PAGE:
The government has told Calcutta High Court it has the power to charge a tax on retrospective basis and nothing in the Supreme Court judgment in the Vodafone case restricts it from doing so.
The assertion comes just few days before the Parthasarathi Shome committee gives its recommendations on the subject. The governments reply filed in the High Court is in response to the petition filed by tea company McLeod Russel. The case parallels the development in the more celebrated Vodafone case where the Supreme Court ruled adversely against the government in a $2 billion tax dispute.
The finance ministrys counter affidavit has said,It is well settled principle of law that legislature has the power to legislate within its field,both prospectively and retrospectively. It is well settled that if a statute is curative or merely declaratory of the previous law retrospective operation is generally intended.
The company,whose tax liability for the deal worth Rs 165 crore has been calculated to be around Rs 36 crore,excluding interest and penalty,has challenged the retrospective tax law,saying the amendments are unconstitutional and arbitrary.
The finance ministrys response to the petition was cleared by Attorney General Goolam E Vahanvati and Additional Solicitor General Mohan Parasaran,who is also likely to represent the government at the next hearing on October 3. While there is a huge difference in the tax liability calculated by the Income Tax Department with regard to McLeod Russel and Vodafone,both cases are similar because of the cross-border nature of the buy-out deals.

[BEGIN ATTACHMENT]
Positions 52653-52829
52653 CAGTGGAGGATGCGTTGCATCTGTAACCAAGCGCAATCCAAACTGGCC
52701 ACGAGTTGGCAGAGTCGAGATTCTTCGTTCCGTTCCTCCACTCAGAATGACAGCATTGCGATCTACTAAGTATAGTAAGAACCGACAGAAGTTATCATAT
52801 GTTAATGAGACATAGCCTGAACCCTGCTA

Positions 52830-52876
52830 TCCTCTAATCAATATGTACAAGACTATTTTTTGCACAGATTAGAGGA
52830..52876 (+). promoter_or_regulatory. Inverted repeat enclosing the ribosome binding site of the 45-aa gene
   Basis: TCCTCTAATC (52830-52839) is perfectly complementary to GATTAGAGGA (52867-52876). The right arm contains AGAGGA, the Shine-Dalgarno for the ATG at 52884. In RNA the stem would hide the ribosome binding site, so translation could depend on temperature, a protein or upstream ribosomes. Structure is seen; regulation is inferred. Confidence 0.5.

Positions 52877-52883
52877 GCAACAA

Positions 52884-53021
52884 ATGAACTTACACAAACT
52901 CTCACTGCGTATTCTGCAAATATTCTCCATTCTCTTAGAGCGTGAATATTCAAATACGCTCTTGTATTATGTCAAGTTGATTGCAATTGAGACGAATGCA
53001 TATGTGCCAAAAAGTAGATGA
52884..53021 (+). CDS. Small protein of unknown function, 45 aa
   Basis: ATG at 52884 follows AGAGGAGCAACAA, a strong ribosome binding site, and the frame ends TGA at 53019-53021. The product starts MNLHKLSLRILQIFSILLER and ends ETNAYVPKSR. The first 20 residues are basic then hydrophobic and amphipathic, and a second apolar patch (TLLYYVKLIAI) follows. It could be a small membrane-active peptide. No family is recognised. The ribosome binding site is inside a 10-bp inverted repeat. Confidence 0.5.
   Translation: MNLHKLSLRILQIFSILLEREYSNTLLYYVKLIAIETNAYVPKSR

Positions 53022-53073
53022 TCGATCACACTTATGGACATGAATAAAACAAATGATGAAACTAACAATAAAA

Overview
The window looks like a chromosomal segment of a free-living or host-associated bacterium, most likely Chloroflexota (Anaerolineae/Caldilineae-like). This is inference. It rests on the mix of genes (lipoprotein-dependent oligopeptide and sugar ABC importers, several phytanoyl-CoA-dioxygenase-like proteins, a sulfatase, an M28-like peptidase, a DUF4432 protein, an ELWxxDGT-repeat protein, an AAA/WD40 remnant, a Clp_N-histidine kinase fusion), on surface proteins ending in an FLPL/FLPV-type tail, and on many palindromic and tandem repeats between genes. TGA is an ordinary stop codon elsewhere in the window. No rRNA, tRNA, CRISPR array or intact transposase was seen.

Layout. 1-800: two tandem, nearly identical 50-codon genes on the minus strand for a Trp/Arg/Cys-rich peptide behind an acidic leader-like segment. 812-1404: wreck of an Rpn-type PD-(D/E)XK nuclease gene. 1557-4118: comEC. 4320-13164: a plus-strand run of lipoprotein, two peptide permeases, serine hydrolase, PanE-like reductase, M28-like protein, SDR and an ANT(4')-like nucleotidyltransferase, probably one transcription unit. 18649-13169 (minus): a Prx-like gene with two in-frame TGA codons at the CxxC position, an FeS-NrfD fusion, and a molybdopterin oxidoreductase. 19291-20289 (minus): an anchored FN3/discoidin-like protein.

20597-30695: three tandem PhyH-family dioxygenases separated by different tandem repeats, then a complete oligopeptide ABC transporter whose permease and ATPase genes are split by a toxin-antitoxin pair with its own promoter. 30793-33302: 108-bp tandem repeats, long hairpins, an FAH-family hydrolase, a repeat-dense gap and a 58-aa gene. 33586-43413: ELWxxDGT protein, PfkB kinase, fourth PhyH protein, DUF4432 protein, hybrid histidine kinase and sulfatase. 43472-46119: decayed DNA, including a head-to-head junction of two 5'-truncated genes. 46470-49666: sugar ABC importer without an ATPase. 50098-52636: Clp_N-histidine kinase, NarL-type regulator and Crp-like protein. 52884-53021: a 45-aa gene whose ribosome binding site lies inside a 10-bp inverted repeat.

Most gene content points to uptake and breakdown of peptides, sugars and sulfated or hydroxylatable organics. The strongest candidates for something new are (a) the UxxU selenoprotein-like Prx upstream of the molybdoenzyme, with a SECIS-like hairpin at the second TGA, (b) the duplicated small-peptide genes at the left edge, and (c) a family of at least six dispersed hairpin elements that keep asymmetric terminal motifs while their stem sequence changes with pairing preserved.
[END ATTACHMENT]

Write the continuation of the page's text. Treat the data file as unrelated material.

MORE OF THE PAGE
It is always open to the legislature particularly in tax matters to enact validation laws which apply retrospectively. The basis of the law declared in a judgment can always be altered retrospectively and the same would not amount to supersede a judgment of the Court or an incursion on the judicial power of the Court but is a statutory exercise of the constituent power to suitably amend the law and to validate the actions which have been declared to be bad or invalid, the reply says.
Asking the Court to consider all the relevant and surrounding facts and circumstances in relation to the taxation while deciding the issue,the ministry has said that an amending act may be purely clarificatory to clear a meaning of a provision of the principal Act which was already implicit. A clarificatory amendment of this nature will have retrospective effect and,therefore,if the principal Act was existing law when the Constitution came into force,the amending Act also will be part of the existing law, the reply says. It also questions the filing of the petition in the high court by the company,saying it has the alternate and efficacious remedy to approach the Commissioner of Income Tax (Appeal) as this jurisdictional fact has to be necessarily gone into by the CIT (A).